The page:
For the earlier half of my college years, I identified as a libertarian of sorts. In hindsight, I think a lot of my libertarian sympathies were largely emotive. Then again, my libertarian days feel like such a long time ago and I’ve gone through so many ideological changes over the years that I hardly remember what many of my motivations for pursuing liberty were. Eventually, I stumbled on radical traditionalist thought and HBD, which led me to identify as a neoreactionary. For the most part, I’ve left all but two libertarian-esque beliefs behind; I prefer liberty over equality and I just can’t help but advocate for those pesky free markets. As a result, I’ve found myself sympathizing most with the techno-commercialist wing of neoreaction.
Libertarians are some neoreactionaries’ favorite whipping boys, and rightfully so. Far too many libertarians concern themselves with progressive notions of “social justice.” The libertarian economist Bryan Caplan is notorious for advocating an open borders policy for its potential humanitarian benefits. Too bad that if such a policy were implemented in America, libertarian principles would have no hope of surviving its demographic impacts. Murray Rothbard, an otherwise brilliant economist, has an infamous piece on ownership of children that illustrates just how abhorrent the logical conclusions of libertarian ethics can be. Indeed, the libertarian idea of reducing the basic social unit of civilization down to the individual does not make for a stable society because the relationship between society and an individual is nearly always adversarial. Traditionalists generally have no problem with liberty so long as it’s reserved for a select few and not granted to everyone at the expense of tradition. Hence their hostility to libertarianism.
Nevertheless, neoreaction’s ideological origins are essentially libertarian. Mencius Moldbug was heavily influenced by the Austrian School and Hans Herman Hoppe’s Democracy: The God That Failed has been instrumental in providing neoreactionaries a framework to critique democracy. In short, some of the best critiques of democracy and egalitarianism have come from libertarians. If anything libertarianism has served as an ideological ladder that we kick down once we reach a certain point of neoreaction.
Ever since joining in on the Dark Enlightenment discussions on Twitter, it seems that most of the people involved in neoreaction are primarily traditionalists, while those of a more capitalistic ideological bent are in the minority. Of all the techno-commercialists I know of I can count most of them on one hand. The number of traditionalists however, is innumerable. To an outside observer, it may appear the techno-commercialists have no place among neoreactionaries since they seem so inextricably tied to libertarianism.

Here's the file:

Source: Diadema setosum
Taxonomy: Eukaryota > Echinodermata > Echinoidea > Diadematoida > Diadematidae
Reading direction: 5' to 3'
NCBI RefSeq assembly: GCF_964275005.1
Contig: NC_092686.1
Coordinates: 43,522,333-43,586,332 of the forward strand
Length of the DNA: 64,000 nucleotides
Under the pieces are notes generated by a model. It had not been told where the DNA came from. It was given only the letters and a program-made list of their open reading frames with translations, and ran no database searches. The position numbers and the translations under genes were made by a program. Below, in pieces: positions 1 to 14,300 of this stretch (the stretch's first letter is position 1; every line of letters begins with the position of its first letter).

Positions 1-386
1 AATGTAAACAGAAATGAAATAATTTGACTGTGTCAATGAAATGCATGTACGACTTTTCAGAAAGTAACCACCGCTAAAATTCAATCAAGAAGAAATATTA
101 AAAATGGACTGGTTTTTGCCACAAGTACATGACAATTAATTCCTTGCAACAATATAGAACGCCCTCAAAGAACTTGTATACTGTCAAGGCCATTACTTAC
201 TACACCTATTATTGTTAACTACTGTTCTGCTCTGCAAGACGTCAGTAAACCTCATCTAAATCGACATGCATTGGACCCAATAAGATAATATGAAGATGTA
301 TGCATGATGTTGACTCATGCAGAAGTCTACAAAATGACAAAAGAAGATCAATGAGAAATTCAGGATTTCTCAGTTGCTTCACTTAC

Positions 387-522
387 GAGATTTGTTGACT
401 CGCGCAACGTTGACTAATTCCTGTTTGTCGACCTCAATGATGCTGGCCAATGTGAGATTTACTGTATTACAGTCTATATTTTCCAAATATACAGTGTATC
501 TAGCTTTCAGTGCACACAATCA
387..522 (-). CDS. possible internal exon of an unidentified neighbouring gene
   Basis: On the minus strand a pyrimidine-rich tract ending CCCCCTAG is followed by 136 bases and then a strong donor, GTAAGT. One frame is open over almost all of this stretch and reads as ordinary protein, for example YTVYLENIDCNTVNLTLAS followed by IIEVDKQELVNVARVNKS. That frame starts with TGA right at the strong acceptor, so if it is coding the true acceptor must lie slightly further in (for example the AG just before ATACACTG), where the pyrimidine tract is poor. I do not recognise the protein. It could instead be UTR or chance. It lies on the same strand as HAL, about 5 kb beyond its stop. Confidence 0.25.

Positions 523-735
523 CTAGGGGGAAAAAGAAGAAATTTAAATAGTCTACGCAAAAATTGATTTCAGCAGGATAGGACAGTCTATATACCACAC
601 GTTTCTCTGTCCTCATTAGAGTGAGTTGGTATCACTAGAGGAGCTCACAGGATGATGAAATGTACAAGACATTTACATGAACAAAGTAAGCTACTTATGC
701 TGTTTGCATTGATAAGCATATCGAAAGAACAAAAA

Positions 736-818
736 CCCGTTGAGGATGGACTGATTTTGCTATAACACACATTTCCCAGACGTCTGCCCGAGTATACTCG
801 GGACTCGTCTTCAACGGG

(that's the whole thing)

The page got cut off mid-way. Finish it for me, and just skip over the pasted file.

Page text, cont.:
This has led me to wonder, what is it that separates the techno-commercialist from the run of the mill libertarian? Perhaps I’m being too bold here, but I would say that the only two things the commercialists have in common with libertarians is their advocacy of capitalism and their preference for natural hierarchies emerging from market forces. What separates them is what they consider to be the higher (or dare I say, moral) end of capitalism. Libertarians like capitalism because they believe it is the only economic system that allows for individuals to maximize their own preferences without interference from a coercive state. They advocate absolute liberty for all people, whether they are hard workers or degenerates. The techno-commercialist looks at the capitalistic system and all of the innovations in its wake of creative destruction and says that there may be an end to capitalism other than individual flourishing. All of the technological advances we’ve seen through capitalism have made our lives better, our customs more efficient: more intelligent. As such, intelligence optimization is the end of capitalism itself.
Libertarians may rejoice at the idea that all people being given the freedom to pursue libertine sins of the flesh, even if they themselves don’t wish to. But techno-commercialists place a greater emphasis on intelligence optimization. Sure, we may have more orgasm machines available to us when we let the free market do its thing and the traditionalists might get their underoos in a bunch about that, but either the potential for experimental politics or the possibility of a technological singularity is just too good to pass up. Let the libertines wallow with pleasure in their perverse, degenerate sewage dump they call a society. And if libertarians want to enable the libertines and promote open border policies, then let them. If they get swept up by the tides of demographic displacement, then they brought it on themselves. The techno-commercialists will explore space, mine asteroids and build an AI which may or may not destroy humanity. As the planet becomes desolate with degeneracy, we will provide rapture for those with the resources and thereby the liberty to pursue it.
This is what I gather separates techno-commercialism from libertarianism. I can honestly say I prefer the former over the latter.